Facebook’s Wide Spread Of Fake News – with all the effort Facebook put into putting an end to the spread of fake news, a lot of users still find it even more interesting that fact-based reports.
Spreading fake news on the internet is something that was always bound to happen. It’s a quick and easy way to pass information to people. We are all humans, and we go for things that catch the eye first. Although it is a very wrong thing to do, and shouldn’t be practiced by anyone.
No company won’t want such information passed on its platform. And that means that these platforms have a responsibility to moderate the information that people get from them.
The Wide Spread of Misinformation on Facebook
Research conducted by Cybersecurity for Democracy suggests that far-right Facebook pages that publish misinformation, unfortunately, have the highest levels of engagement per follower when compared to any other category of the news source.
Cybersecurity for Democracy is a project of New York University. This study that focused on fake news on Facebook is credited to Laura Edelson, Minh-Kha Nguyen, Ian Goldstein, Oana Goga, Tobias Lauinger, and Damon McCoy.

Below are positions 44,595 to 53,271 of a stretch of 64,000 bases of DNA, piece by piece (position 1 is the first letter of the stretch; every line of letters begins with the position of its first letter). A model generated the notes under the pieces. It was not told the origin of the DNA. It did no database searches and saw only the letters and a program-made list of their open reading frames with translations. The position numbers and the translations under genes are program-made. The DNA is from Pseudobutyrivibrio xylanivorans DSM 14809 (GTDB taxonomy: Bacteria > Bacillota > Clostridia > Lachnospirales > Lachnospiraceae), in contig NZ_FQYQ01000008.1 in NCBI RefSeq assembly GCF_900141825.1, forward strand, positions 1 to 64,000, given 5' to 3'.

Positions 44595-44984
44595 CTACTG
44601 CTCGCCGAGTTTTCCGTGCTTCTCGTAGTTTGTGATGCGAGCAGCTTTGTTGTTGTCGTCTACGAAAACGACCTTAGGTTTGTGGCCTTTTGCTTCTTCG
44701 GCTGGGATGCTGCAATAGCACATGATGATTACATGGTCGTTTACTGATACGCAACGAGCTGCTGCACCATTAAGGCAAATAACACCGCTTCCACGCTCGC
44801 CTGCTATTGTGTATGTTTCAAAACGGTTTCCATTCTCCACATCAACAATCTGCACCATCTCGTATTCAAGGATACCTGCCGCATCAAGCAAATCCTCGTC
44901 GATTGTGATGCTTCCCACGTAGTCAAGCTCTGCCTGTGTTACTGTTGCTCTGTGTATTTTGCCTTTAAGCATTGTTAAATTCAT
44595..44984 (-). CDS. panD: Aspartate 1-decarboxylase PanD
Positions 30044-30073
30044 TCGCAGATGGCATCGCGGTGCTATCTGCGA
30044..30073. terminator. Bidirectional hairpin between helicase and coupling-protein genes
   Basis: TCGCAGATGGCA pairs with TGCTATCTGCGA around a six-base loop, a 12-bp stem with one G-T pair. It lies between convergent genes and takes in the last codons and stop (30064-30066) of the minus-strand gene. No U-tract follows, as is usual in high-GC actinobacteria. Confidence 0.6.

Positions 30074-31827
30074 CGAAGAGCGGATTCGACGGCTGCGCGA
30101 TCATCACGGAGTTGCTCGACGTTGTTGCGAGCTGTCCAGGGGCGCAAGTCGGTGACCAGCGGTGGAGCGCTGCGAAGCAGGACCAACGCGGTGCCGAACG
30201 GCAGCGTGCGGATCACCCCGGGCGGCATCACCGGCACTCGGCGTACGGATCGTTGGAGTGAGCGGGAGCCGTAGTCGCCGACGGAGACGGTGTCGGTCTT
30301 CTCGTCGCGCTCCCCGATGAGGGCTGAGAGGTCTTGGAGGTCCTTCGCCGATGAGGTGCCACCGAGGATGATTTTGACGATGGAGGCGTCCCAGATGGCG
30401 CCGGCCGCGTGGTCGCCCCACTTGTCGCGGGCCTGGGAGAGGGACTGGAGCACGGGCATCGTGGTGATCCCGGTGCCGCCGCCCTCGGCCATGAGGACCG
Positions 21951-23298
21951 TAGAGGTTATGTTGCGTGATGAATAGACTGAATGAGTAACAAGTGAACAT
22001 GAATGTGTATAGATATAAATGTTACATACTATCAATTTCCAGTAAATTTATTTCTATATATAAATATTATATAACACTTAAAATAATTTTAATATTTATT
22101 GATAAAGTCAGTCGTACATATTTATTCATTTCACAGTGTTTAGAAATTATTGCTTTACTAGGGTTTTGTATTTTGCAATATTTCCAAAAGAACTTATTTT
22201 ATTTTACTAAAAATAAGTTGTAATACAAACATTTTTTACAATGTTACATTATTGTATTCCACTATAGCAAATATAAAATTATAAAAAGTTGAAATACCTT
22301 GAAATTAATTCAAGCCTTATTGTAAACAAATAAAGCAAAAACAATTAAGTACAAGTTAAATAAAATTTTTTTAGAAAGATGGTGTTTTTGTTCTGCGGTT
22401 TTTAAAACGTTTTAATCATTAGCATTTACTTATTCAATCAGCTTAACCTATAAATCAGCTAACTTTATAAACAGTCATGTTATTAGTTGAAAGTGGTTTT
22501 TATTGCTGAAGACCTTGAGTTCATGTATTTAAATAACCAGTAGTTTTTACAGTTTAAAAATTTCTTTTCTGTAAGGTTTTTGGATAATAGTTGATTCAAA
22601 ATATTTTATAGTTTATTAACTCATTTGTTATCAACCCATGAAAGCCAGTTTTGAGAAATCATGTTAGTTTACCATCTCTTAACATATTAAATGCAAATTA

Misinformation Analysis On Facebook
The team used NewsGuard and Media Bias/Fact Check to check over 2,500 Facebook pages of US news sources for bias and accuracy of information. All sources were categorized by ideological positioning (far right, slightly right, center, slightly left, far left) and if and how often it would get flagged for publishing false content.
Additionally, it is said that engagement with posts from far-right and far-left news sources on Facebook peaked on the day of the 2020 US presidential election (November 3), and again on the day of the 2021 storming of the US Capitol (January 6)
Always Check for Legit Information
It’s so sad to see a platform like Facebook take action and try to stop the spread of fake news on the platform. Even after they have played their parts, it’s left users to do the right thing. If a post or a story has a lot of reactions or comments, that doesn’t necessarily mean the source is trustworthy.